I’ve been waiting a long time to write my definitive Hate Letter to this guy. A LONG time.
First of all, let me take you back. For a 4-year run, from 2000-2003, we were one of the best teams in all of baseball (in the regular season). We averaged well over 90 wins (including our infamous 116 in 2001), but we only made the playoffs twice. In ’02 and ’03, in spite of our 93 wins each year, we were not only edged out of the division title by those do-nothing A’s (who would get fire-hot every year down the stretch only to falter in the post-season), but also edged out of the wild card. All of this in spite of the fact that our team was pretty much the same as that 116-win juggernaut.
Well, in 2004, we let it ride with pretty much the same roster one too many times and came up double-zero. We dropped 30 games (down to 63 wins and last in the AL West) and proceeded to lose the core of our team (Edgar, Dan, and John Olerud) to retirement because they all just fell off the globe in the same season.
But, with only one season removed from winning 90+, it wasn’t unreasonable to think, with a little infusion of talent, this team could be right back contending for division titles.
Now, was it simply a coincidence that Bill Bavasi’s first year as the Mariners GM coincided with a 30-game drop in record from Pat Gillick’s nearly flawless reign from 1999-2003? Mmm, ok, I’ll bite. Let’s just leave that one to a freak occurrence. Nevertheless, it doesn’t change the fact that somehow – after such a massively disappointing start – he got ownership to increase payroll leaps and bounds over what it ever was with Gillick.
And with that newfound loot, he went out and made two huge splashes in the free agent market. Adrian Beltre – who was a 20-homer, .260 type of guy until his monster ’04 saw his numbers skyrocket to 48 homers and .334 – and of course, Richie Sexson.
As interesting as it sounds, after the 2005 season, most Mariners fans were pretty high on Sexson and VERY down on our new third baseman. Beltre’s numbers immediately returned to his pre-’04 norm (19 homers, .255 BA), and all of us lamented how we’d been duped by a guy who turned an immortal contract year into a 5-season deal worth multiple millions of dollars. Of course, by the end of that deal, we all came to grudgingly respect Adrian Beltre’s toughness, leadership, and amazing defensive skills.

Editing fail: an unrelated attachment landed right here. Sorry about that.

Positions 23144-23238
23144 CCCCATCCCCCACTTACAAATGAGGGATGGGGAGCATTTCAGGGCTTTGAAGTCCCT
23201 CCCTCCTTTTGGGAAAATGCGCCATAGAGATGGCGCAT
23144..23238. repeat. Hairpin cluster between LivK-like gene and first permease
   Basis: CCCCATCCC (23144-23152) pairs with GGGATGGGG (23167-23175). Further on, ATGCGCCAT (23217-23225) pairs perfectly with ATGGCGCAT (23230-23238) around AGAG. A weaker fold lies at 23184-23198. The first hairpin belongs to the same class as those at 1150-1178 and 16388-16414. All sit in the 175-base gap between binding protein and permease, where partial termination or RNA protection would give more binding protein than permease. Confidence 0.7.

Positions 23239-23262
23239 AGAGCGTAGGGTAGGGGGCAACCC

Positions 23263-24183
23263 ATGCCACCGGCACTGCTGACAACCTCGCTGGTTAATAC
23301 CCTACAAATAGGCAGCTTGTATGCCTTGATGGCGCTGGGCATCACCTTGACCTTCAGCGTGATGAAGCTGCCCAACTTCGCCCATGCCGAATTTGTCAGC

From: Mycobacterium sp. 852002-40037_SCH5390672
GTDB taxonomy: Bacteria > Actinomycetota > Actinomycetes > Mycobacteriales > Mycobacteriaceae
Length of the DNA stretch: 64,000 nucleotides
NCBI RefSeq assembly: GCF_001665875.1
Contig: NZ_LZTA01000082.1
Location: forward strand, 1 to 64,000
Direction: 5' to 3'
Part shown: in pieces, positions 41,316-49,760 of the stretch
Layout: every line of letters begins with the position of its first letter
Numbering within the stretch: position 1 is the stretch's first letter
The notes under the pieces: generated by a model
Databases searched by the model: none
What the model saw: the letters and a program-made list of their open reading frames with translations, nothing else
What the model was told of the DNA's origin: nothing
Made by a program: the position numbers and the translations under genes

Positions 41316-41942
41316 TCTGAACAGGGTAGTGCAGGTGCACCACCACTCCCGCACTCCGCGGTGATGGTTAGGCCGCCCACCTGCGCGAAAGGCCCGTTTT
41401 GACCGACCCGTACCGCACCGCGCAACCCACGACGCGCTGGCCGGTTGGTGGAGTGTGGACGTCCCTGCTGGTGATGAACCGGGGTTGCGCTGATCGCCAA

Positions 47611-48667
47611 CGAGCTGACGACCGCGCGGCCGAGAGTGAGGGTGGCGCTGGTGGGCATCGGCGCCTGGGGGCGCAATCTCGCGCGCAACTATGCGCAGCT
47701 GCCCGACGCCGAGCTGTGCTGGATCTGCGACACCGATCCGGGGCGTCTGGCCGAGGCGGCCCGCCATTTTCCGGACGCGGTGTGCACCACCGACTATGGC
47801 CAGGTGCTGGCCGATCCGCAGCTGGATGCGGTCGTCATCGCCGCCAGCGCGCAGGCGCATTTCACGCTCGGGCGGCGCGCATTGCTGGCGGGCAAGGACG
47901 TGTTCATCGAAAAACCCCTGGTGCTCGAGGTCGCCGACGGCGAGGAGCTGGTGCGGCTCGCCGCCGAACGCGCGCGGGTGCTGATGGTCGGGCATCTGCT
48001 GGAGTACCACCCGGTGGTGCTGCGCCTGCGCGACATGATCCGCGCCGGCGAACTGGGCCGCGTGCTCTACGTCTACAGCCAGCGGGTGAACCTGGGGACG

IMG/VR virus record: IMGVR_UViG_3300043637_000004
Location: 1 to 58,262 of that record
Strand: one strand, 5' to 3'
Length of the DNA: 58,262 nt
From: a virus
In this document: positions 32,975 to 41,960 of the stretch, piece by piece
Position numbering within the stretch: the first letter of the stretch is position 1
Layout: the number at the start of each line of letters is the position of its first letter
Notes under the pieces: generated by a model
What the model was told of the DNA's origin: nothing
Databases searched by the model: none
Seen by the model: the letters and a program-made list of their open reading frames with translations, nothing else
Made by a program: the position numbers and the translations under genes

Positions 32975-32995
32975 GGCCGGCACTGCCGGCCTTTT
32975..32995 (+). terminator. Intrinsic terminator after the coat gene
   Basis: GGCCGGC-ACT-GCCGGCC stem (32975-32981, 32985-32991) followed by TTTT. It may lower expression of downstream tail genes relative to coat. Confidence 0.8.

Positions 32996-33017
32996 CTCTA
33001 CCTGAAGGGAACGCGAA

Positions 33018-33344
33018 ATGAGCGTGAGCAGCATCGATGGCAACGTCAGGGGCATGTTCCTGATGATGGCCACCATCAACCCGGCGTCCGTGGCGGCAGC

Can’t say the same for the other guy.
Richie Sexson, to his credit, came back to pull off a solid 2006 season as well. His numbers through two years of his 4-year deal were thus: 73 homers, 76 doubles, 228 RBI, and a .263 batting average (with about a .355 on-base percentage).
We should’ve probably seen 2007 coming, though. Because it was in 2006 where Sexson came out of the gates in the slump of all slumps. It took a red-hot second half for him to get his numbers back to his career norms. Regardless, 2007 came, and with it the demise of Richie Sexson. I remember it vividly because on my old site I started a campaign to get Richie Sexson out of my life. Fat lot of good it did, but by May of 2007, I’d officially had enough.
What’s worse: we still had one more season of Richie Sexson under contract. His 21-homer, .205 2007 was followed up by 11 homers and .218 before FINALLY, after 74 games played in 2008, we cut his sorry ass.
The question I have to ask is: Why did I hate Sexson so much?
Truth be told, around that time I was a big fan of those kinds of players. The Jay Buhner types. Guys who mash the hell out of the ball, hit 40 homers and 120 RBI, maybe strike out 120 times and bat only .260. I’d grown up with that (well, not really, but I’d seen it a lot from ’95 thru ’05). The only problem with those types is: when their skills start to decline, they’re some of the worst baseball players in the world. Their bat speed slows down, so they can’t catch up to the fastball they used to kill; they still get fooled on the nasty breaking stuff; they start out slow and begin pressing, thereby compounding their ineptitude; until finally everything is either a strike out, a double-play, or what used to be a homer but is now caught at the warning track.
And, not for nothin’, but those types – especially if they’re right handed – don’t really do well in Safeco Field. Love it or hate it, Safeco is our home and we need players who play to its strengths; something Bill Bavasi never understood.
I know he’s a person with feelings, I know he didn’t MEAN to suck those last two years, but when you make the kind of money he made and produce so little in the box score, I’m sorry, but you get to face the wrath of the fans. In print, online, and via the boo-birds in your home stadium. When you have $50 million guaranteed (from the Mariners alone, saying nothing of the teams before), you get to grow some thicker skin.
And also not for nothin’, but throwing your helmet at that pitcher (Kason Gabbard) who came up and in on you: kind of a bitch move.